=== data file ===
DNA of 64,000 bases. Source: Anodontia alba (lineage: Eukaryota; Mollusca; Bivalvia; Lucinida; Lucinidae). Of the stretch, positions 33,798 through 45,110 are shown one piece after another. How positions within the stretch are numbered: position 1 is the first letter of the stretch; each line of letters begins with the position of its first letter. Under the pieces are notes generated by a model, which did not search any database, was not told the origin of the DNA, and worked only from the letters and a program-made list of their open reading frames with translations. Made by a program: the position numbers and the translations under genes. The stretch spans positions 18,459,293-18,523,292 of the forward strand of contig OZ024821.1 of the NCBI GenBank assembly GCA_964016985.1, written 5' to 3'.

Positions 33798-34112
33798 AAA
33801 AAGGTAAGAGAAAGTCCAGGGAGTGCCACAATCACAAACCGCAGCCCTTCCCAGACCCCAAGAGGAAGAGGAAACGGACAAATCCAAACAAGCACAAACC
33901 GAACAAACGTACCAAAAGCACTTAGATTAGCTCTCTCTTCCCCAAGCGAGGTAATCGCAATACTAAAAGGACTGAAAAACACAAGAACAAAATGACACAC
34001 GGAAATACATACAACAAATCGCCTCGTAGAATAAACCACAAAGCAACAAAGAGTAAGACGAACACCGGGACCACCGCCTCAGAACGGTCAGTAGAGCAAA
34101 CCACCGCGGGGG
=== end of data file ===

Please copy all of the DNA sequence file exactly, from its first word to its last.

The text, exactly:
DNA of 64,000 bases. Source: Anodontia alba (lineage: Eukaryota; Mollusca; Bivalvia; Lucinida; Lucinidae). Of the stretch, positions 33,798 through 45,110 are shown one piece after another. How positions within the stretch are numbered: position 1 is the first letter of the stretch; each line of letters begins with the position of its first letter. Under the pieces are notes generated by a model, which did not search any database, was not told the origin of the DNA, and worked only from the letters and a program-made list of their open reading frames with translations. Made by a program: the position numbers and the translations under genes. The stretch spans positions 18,459,293-18,523,292 of the forward strand of contig OZ024821.1 of the NCBI GenBank assembly GCA_964016985.1, written 5' to 3'.

Positions 33798-34112
33798 AAA
33801 AAGGTAAGAGAAAGTCCAGGGAGTGCCACAATCACAAACCGCAGCCCTTCCCAGACCCCAAGAGGAAGAGGAAACGGACAAATCCAAACAAGCACAAACC
33901 GAACAAACGTACCAAAAGCACTTAGATTAGCTCTCTCTTCCCCAAGCGAGGTAATCGCAATACTAAAAGGACTGAAAAACACAAGAACAAAATGACACAC
34001 GGAAATACATACAACAAATCGCCTCGTAGAATAAACCACAAAGCAACAAAGAGTAAGACGAACACCGGGACCACCGCCTCAGAACGGTCAGTAGAGCAAA
34101 CCACCGCGGGGG